It can be noticed that the manner of using the putstr(…) is the same as that of the print(…). The display processor translates this functions and directly outputs the string to the screen.  Now we take another example program that shall again display a sentence.  This program uses the putstr(…) function to direct the processor again to simply display the message to the display module.

With the use of the putstr(…) function, the text can be clearly displayed into the display module. On the otherhand, due to the length of the number of the characters contained in the function, several of the remaining character succeeding the numerical number 1 cannot be displayed.

Similar to the result using the print(…) function, the characters which exceed the limits of the horizontal character capacity of the screen are neither displayed nor move to the next line. The putstr(…) function directs the processor to continue displaying without any additional formatting.

Similar to print(…) function, the addition of a newline command is very useful in correcting this kinds of display problems. Adding this to the putstr(…) have an output the same as the one below.

 

At this point, we are now able to simply display strings in our display module using the print(…) and putstr(…)  functions. A useful exercise at this part is to try and put the \n at any point inside the string. Observe and take note of the effects of placing it at different parts of string.

Change the Point of Origin

The origin point of text and string printing can be changed. Using the 4DGL Goldelox internal function - txt_MoveCursor(), printing at any point of the screen is possible.

This function includes two parameters for it to function properly. A line and column data is written inside the parentheses. Note that this function must precede the print() or putstr() function statement. Below is a program that shows how to use this function.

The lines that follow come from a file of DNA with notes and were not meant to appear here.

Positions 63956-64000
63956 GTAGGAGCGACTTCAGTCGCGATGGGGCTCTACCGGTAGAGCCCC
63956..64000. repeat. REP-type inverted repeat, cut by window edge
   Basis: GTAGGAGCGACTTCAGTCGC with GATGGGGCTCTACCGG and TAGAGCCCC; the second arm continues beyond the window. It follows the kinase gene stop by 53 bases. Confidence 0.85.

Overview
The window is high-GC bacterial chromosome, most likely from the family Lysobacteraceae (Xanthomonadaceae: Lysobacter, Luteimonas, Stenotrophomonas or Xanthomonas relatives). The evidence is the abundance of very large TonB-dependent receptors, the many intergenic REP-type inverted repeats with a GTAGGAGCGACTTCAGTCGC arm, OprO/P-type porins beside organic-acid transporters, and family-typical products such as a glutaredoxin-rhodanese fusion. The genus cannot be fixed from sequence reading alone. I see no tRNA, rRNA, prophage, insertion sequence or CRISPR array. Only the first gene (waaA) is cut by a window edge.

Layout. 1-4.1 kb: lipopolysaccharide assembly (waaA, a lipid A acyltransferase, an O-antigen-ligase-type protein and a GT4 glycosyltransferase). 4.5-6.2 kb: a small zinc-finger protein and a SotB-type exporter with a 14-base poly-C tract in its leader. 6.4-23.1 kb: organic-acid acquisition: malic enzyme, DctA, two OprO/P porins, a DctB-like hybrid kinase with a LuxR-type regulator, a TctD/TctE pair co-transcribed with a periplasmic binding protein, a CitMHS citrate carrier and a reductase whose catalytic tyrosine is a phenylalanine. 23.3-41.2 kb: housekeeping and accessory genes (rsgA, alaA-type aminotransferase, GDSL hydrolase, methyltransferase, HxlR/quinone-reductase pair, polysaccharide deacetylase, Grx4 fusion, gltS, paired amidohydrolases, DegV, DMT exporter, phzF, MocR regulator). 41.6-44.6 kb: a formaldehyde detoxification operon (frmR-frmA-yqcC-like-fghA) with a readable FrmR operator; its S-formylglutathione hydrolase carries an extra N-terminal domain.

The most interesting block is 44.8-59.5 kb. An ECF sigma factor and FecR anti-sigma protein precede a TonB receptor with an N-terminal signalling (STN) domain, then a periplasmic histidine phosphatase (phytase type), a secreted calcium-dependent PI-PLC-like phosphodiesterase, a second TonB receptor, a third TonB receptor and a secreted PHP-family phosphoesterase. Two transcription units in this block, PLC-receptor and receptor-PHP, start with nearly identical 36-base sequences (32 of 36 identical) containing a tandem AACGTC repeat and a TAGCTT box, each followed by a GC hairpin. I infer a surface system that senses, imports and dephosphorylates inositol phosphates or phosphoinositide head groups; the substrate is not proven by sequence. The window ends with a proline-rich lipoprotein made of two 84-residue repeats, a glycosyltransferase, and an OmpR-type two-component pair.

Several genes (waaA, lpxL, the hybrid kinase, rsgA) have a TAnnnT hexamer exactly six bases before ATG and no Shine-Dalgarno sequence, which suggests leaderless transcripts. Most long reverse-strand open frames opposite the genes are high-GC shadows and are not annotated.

The txt_MoveCursor(3,2) statement, means that the succeeding printing function will start to display text and strings on the 2nd column of the 3rd line. Downloading this program to the Goldelox display module will have a display output similar to the image below.

Run the Program

For instructions on how to save a Designer project, how to connect the target display to the PC, how to select the program destination, and how to compile and download a program, please refer to the section “Run the Program” of the application note

Designer Getting Started - First Project

For instructions on how to save a ViSi project, how to connect the target display to the PC, how to select the program destination (this option is not available for Goldelox displays), and how to compile and download a program, please refer to the section “Run the Program” of the application note

ViSi Getting Started - First Project for Goldelox

The uOLED-96-G2 and/or the uOLED-160-G2 display modules are commonly used as examples, but the procedure is the same for other displays.